The book of Revelation 12:11 gives us a glimpse at the power of someone’s story. Read it, you’ll see. When we get to know each other’s stories – the deepest parts of our heart – then we will really get down to ministry as God uses us to encourage and to be encouraged.

2. Take our knowledge of God and turn it into action.

There is much that can be known about God and faith…we also know that too much fast food is not good for our bodies. However, if we do nothing with this knowledge we are no better off (or worse!). The Bible states that when we come to Christ we become a new creation; the old is gone and the new is here! We are changed, washed, renewed…that sort of thing! In 2012 I want the students of Emergency Ministries and Monkey Barrel to raise the bar and turn their faith into action! If you’re not convinced then just read James 2.

3. Hear from God.

Finally, in 2012 I want students to take a proactive approach in hearing from God. Yes, I want them to pray. I want to them to pray at home. I want them to pray at school. I want them to pray when they are walking to and from class. I want them to hear from God themselves. It can be tempting to let the pastors and leaders do the praying and the spiritual stuff on your behalf. Many people in our culture allow the religious professionals to take care of spiritual things and only visit once a week for a light snack. This is not what I want our students to do in 2012!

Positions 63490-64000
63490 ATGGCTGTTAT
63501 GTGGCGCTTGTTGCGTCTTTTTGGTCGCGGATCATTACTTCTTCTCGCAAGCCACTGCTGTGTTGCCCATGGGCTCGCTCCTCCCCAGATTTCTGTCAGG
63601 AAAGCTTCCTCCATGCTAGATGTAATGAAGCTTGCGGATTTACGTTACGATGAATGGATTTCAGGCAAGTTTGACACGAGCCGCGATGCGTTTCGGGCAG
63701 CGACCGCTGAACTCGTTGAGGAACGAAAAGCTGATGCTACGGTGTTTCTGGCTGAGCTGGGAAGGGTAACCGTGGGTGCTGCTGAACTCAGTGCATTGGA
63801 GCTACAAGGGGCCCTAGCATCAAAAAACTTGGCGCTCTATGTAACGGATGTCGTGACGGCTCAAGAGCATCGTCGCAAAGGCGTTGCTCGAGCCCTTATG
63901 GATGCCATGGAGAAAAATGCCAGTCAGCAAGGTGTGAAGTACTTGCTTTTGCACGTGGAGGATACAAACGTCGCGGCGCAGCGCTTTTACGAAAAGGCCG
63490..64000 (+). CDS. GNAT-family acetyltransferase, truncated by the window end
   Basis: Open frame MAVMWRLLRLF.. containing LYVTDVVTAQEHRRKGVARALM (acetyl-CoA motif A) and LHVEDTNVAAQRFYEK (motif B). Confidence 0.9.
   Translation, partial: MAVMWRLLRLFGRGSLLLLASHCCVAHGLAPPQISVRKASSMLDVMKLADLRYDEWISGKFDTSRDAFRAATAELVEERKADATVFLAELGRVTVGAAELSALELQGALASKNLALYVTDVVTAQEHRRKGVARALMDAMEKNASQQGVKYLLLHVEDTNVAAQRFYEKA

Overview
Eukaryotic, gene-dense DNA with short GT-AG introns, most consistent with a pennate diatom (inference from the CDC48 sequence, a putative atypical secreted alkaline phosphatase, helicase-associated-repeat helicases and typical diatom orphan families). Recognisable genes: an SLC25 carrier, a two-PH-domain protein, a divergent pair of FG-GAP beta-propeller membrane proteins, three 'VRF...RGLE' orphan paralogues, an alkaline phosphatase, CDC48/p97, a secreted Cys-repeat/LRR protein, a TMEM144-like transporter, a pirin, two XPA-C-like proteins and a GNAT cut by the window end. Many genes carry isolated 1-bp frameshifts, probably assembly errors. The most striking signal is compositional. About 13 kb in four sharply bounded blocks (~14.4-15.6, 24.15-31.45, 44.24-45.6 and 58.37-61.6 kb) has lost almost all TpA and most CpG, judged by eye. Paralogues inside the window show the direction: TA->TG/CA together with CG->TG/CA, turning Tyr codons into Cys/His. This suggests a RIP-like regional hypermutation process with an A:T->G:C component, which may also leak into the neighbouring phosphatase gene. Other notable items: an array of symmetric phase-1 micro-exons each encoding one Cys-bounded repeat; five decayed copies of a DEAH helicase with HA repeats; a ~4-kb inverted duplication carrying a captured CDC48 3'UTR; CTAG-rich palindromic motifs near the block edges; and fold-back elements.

Now that we know what I want we need to know how…and I have some ideas about how we are going to make this work. But that is another blog post; looks like I’m off to a great start in 2012!

Monkey Barrel Summer Camp is now in full swing…and if you are reading this scheduled post it is because I have not yet located an internet connection in order to give you a full evaluation of how things are going.

Could you please pray that we will make it through the day and through the heat? Can you pray that as we continue to worship and share God’s word with the students that their hearts would be open? Can you pray that seeds are planted that bring the students closer in relationship to God and back to our Monkey Barrel program in the fall.

Stay tuned for a full update on our return later this week!

As I promised, here is part two. If you missed part one you can locate on my blog site.

Lets begin with a fairly easy question: do Christian groups still require women on their monthly period to be ‘unclean’ for a period of seven days as was once required by Jewish law and recorded in Leviticus 15:19? Easy answer: NO. Why is this?

Although we are not bound by the sacrificial system found in the Old Testament as a method of dealing with our sinfulness this does not render the Old Testament irrelevant to Christians; it is an error to reject the Old Testament completely. Regulations similar to what is found in Leviticus 15:19 were just as much about teaching Israel about person hygiene as they were a theological ideal. Instructions regarding rashes, discharges and other aspects of personal health were discussed in the Mosaic Law for the safety of Israel and as a demonstration to the other nations that Israel was distinctly different in their actions as a result of their covenant with God Almighty. Remember, the whole mission of Israel was that through their blessings and unique way of life all the world would find salvation.